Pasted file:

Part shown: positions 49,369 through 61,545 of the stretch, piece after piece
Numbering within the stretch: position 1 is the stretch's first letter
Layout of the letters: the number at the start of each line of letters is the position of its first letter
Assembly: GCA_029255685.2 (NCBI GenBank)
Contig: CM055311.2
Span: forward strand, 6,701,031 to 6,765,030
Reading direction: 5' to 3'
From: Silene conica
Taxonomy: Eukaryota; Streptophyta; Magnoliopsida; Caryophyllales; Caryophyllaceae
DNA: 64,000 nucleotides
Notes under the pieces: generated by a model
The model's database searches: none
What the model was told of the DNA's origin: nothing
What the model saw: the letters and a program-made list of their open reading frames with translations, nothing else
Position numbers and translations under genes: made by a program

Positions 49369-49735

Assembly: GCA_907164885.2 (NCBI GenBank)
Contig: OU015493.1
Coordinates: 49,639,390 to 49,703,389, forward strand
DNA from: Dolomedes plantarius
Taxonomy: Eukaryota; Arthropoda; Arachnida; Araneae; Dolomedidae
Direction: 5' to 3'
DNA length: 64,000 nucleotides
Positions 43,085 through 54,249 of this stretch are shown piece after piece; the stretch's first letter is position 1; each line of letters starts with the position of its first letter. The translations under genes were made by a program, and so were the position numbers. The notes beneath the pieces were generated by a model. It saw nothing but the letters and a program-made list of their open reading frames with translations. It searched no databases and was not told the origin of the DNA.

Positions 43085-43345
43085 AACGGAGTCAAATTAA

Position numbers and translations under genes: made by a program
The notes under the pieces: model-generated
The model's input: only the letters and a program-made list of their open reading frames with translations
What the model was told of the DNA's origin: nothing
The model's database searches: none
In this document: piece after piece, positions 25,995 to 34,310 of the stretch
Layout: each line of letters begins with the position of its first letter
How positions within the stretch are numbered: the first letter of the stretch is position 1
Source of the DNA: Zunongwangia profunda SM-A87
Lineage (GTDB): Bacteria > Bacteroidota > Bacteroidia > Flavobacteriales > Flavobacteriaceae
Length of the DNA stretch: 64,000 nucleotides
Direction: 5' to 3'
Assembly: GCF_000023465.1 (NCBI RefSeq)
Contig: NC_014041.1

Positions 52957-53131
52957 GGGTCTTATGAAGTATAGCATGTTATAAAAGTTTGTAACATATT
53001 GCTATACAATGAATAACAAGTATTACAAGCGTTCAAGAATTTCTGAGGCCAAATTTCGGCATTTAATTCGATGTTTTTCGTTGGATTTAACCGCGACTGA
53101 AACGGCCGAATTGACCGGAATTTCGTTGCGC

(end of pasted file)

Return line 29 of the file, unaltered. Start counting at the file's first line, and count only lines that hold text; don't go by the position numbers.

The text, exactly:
The model's input: only the letters and a program-made list of their open reading frames with translations